More than a thousand people marched in Downtown Cairo on Friday to mark International Women’s Day, marching from Tala’at Harb Square to the High Court. The protesters demanded rights for women in Egypt.
The majority of the march was made up of women, but many men attended in solidarity with the cause. A huge picture of activist Samira Ibrahim showing her as part of the Uprising of Arab Women campaign was hung up overlooking the square. Ibrahim was in the United States to receive the International Women of Courage Award, but the award has been delayed following the emergence of controversial Tweets.
The numbers increased steadily and when protesters filled the square the march began to move. As the march progressed, numbers increased to over a thousand people. Amongst the marchers were men and women of different nationalities supporting the same cause.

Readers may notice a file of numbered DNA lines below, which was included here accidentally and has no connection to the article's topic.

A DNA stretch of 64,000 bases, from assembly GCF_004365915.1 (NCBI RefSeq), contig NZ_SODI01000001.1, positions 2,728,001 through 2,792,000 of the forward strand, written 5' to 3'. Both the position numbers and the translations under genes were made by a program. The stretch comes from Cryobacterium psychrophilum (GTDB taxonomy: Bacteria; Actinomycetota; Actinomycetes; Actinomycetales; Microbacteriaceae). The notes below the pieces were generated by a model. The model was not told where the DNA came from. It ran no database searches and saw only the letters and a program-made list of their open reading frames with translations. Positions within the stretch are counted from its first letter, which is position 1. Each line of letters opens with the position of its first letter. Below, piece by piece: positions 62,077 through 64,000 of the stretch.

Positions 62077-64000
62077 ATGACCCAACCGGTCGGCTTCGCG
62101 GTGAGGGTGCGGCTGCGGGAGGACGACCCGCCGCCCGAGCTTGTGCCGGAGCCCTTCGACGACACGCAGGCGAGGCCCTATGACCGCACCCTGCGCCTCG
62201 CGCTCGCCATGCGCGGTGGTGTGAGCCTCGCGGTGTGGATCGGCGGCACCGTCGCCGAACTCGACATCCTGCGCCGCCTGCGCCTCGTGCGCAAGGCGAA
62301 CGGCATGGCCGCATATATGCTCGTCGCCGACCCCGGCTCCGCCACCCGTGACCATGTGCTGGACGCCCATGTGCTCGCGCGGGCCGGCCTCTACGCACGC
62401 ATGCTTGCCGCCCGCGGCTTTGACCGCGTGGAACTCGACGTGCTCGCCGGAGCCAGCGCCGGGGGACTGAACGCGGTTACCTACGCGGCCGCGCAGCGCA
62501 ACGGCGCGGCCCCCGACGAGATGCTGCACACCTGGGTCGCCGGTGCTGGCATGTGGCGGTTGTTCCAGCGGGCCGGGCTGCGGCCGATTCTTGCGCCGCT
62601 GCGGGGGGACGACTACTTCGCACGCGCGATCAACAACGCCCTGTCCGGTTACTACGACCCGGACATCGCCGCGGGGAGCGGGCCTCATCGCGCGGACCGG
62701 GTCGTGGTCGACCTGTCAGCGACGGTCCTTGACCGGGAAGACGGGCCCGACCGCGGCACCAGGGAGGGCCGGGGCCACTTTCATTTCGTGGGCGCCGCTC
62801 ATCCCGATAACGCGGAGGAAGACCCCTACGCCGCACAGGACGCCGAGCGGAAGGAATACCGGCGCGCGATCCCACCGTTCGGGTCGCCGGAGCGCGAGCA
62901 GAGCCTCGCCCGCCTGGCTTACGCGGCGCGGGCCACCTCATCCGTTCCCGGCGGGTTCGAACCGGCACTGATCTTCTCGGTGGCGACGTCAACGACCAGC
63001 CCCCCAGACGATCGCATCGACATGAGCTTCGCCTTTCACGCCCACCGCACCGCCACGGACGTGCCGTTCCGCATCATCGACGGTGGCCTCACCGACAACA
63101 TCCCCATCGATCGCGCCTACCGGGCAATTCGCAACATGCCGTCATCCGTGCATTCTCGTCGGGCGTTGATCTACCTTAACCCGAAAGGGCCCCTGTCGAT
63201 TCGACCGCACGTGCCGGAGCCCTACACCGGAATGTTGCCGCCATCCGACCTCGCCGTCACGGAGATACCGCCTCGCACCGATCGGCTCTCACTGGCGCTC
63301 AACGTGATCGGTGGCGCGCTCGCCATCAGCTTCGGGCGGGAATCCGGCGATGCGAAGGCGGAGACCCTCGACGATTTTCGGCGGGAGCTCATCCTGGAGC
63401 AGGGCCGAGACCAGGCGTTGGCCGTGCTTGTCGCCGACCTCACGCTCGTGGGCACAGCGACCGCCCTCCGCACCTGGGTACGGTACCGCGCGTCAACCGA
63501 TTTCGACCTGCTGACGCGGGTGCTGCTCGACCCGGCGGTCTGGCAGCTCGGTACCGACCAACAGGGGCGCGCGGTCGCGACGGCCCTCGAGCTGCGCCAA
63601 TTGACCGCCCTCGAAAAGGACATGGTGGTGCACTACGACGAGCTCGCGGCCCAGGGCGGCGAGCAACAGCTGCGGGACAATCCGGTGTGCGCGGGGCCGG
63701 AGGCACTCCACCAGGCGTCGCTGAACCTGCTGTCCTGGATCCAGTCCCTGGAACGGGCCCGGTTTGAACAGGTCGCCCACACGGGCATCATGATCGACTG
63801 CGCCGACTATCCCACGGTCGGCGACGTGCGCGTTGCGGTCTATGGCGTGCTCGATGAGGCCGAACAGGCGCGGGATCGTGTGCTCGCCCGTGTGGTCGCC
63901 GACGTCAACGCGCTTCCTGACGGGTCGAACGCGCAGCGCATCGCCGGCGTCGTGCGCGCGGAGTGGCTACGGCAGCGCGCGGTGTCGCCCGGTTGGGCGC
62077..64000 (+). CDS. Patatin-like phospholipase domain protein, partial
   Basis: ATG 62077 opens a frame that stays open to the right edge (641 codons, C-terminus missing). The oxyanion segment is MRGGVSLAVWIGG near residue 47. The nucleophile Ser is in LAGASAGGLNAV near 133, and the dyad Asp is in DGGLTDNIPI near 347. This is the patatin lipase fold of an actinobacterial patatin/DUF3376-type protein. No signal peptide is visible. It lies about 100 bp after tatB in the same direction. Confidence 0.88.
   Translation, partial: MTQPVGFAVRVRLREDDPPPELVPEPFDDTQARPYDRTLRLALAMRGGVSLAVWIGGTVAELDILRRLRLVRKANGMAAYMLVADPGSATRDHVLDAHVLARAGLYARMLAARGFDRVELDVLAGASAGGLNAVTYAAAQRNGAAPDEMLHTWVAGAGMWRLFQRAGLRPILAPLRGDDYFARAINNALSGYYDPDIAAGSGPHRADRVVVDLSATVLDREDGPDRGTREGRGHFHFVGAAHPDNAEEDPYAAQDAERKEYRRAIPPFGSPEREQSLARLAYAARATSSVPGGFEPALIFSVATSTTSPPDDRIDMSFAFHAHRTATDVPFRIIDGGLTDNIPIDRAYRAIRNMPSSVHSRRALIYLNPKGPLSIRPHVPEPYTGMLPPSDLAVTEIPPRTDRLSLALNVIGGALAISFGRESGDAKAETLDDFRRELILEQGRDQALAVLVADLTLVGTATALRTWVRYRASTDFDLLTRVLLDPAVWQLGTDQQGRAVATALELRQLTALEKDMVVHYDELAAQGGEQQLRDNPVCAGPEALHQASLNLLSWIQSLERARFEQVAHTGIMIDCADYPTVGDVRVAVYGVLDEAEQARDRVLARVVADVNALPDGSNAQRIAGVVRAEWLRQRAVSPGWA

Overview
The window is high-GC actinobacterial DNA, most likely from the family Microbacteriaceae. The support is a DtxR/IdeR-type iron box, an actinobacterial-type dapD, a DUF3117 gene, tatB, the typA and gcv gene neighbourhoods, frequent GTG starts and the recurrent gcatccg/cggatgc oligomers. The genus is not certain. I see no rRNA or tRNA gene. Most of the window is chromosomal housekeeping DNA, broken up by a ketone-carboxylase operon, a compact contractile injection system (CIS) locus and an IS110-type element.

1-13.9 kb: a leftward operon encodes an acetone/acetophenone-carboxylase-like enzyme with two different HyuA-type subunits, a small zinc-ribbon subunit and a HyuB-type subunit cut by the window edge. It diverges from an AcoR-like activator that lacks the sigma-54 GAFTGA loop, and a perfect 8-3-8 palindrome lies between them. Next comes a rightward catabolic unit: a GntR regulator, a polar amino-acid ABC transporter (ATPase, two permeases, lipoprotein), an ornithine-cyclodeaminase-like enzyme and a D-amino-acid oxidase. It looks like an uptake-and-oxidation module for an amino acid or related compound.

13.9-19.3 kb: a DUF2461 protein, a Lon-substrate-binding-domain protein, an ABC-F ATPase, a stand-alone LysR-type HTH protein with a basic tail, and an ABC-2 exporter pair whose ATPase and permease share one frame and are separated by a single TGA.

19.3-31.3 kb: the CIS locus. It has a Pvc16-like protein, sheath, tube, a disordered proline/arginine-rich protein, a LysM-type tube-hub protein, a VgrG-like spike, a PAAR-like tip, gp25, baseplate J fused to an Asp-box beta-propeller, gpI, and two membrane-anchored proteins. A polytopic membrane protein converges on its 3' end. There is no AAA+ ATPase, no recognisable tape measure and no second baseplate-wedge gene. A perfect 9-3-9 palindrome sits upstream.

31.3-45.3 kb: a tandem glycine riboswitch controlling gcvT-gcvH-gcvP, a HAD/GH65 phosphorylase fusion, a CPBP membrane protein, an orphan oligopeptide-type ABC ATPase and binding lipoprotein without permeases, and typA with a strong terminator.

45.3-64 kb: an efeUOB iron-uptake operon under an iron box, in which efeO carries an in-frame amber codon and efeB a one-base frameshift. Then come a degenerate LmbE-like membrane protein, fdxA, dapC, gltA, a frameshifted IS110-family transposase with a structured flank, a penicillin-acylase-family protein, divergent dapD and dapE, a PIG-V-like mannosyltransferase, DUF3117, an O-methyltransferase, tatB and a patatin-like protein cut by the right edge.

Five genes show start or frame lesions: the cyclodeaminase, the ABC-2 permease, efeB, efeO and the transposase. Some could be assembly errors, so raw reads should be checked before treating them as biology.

Amira Mikhail, one of the marchers, said that the march was important because the demands made in the 25 January revolution had not been achieved. She added that the movement for women’s rights in Egypt must continue, emphasising the need for social and political rights.
Ahmed Ezz, a member of the Operation Anti-Sexual Harassment movement, said, “I support human rights and right now women in Egypt are not treated as humans”. He said that members of his movement had attended the march as individuals rather than as a group. He added, “Due to the situation in Egypt right now this march is not just about the rights of women, it is more political”.
The march had a political tone, with marchers calling for the downfall of the regime, President Mohamed Morsi, and the Muslim Brotherhood.
The march continued towards the High Court where the group occupied the entire road as the chants continued.
International Women’s Day began in the early 1900’s and is now an official holiday in some countries, including Afghanistan, China and Russia.